in cross section Fibers of extracellular matrix (ECM) Glycoprotein Carbohydrate Glycolipid EXTRACELLULAR SIDE OF MEMBRANE Microfilaments of cytoskeleton Cholesterol AP Biology Peripheral protein Integral protein CYTOPLASMIC SIDE OF MEMBRANE .The detailed structure of an animal cell s plasma membrane.
Why are proteins the perfect molecule to build structures in the cell membrane? AP Biology .
Classes of amino acids What do these amino acids have in common? AP Biology nonpolar & hydrophobic .
Classes of amino acids What do these amino acids have in common? AP Biology polar & hydrophilic .
Proteins domains anchor molecule • Within membrane – nonpolar amino acids • hydrophobic • anchors protein into membrane • On outer surfaces of membrane – polar amino acids • hydrophilic • extend into extracellular fluid & into cytosol Polar areas of protein AP Biology Nonpolar areas of protein .
General functions of cell membrane proteins
1. Provide structural support. 2. Transport molecules across the membrane. 3. Enzymatic control of chemical reactions at cellular surface. 4. Some fx as receptors for hormones. 5. Some fx as regulatory molecules, that arrive at outer surface of the membrane. 6. Some serve as markers (antigens), that identify blood & tissue type of an individual.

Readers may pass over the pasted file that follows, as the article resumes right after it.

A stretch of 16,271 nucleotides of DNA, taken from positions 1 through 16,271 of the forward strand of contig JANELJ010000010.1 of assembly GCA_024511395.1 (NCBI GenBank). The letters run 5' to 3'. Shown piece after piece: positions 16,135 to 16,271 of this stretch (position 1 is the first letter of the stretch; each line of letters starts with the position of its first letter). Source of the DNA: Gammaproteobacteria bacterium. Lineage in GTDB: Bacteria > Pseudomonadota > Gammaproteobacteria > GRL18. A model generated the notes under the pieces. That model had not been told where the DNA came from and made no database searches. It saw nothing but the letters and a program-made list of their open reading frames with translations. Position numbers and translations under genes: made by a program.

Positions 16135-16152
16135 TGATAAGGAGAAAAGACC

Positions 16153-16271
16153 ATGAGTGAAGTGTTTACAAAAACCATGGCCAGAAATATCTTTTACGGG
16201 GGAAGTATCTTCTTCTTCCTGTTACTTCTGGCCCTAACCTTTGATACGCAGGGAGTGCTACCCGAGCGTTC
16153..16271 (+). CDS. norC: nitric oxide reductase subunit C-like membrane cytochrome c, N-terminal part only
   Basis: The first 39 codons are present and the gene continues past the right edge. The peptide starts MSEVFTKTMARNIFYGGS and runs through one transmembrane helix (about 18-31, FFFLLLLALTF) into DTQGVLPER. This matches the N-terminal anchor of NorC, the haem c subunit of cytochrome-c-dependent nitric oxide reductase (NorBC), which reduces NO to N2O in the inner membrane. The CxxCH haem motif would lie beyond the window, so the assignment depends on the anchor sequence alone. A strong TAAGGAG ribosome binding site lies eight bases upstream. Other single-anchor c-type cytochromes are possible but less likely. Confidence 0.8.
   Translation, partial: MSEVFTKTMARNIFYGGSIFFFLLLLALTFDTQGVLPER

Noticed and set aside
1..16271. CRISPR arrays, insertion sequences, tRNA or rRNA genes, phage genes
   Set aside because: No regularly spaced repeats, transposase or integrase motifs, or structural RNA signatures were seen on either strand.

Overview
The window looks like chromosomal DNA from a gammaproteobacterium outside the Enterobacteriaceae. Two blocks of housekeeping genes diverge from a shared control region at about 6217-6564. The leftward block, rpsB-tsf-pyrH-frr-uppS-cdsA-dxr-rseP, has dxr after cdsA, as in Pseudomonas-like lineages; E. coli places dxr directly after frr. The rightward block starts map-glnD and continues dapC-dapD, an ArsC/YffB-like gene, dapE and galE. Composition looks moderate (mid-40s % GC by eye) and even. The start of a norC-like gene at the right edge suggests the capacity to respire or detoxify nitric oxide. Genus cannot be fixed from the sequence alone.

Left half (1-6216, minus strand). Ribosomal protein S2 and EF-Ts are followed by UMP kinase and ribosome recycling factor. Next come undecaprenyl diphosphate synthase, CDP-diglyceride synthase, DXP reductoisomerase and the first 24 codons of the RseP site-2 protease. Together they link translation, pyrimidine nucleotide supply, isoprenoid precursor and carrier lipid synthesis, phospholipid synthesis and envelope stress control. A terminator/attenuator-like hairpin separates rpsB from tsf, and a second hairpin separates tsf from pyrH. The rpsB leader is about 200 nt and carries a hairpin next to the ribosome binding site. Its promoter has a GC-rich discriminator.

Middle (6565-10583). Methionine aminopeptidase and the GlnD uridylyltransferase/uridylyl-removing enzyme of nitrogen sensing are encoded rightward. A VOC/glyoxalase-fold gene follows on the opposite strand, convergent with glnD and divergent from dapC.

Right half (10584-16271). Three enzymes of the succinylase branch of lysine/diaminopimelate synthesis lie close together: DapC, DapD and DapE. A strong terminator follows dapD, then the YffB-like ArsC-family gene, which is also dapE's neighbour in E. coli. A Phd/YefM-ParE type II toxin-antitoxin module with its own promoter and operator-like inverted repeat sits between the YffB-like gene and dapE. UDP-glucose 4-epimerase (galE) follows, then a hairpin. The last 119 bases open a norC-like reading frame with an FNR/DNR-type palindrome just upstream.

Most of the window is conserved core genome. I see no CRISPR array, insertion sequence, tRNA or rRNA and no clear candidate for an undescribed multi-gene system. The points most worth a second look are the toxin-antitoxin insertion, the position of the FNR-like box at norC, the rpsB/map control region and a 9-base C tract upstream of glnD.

Functions of Membrane Proteins
Outside Plasma membrane Inside Transporter Enzyme activity Cell surface receptor
Cell surface identity marker
Attachment to the cytoskeleton
Major functions of membrane proteins
(a) Transport. (left) A protein that spans the membrane may provide a hydrophilic channel across the membrane that is selective for a particular solute. (right) Other transport proteins shuttle a substance from one side to the other by changing shape. Some of these proteins hydrolyze ATP as an energy source to actively pump substances across the membrane. ATP (b) Enzymatic activity. A protein built into the membrane may be an enzyme with its active site exposed to substances in the adjacent solution. In some cases, several enzymes in a membrane are organized as a team that carries out sequential steps of a metabolic pathway. Enzymes
Signal transduction. A membrane protein may have a binding site with a specific shape that fits the shape of a chemical messenger, such as a hormone. The external messenger (signal) may cause a conformational change in the protein (receptor) that relays the message to the inside of the cell.
Some glyco-proteins serve as identification tags that are specifically recognized by other cells. such as gap junctions or tight junctions (f) Attachment to the cytoskeleton and extracellular matrix (ECM). Proteins that adhere to the ECM can coordinate extracellular and intracellular changes .(d) Cell-cell recognition. Glycoprotein (e) Intercellular joining. a function that helps maintain cell shape and stabilizes the location of certain membrane proteins. Membrane proteins of adjacent cells may hook together in various kinds of junctions. Microfilaments or other elements of the cytoskeleton may be bonded to membrane proteins. AP Biology .
Overview of major functions of membrane proteins: – – – – – – Transport Enzymatic activity Signal transduction Cell-cell recognition Intercellular joining Attachment to the Extracellular Matrix (ECM) AP Biology .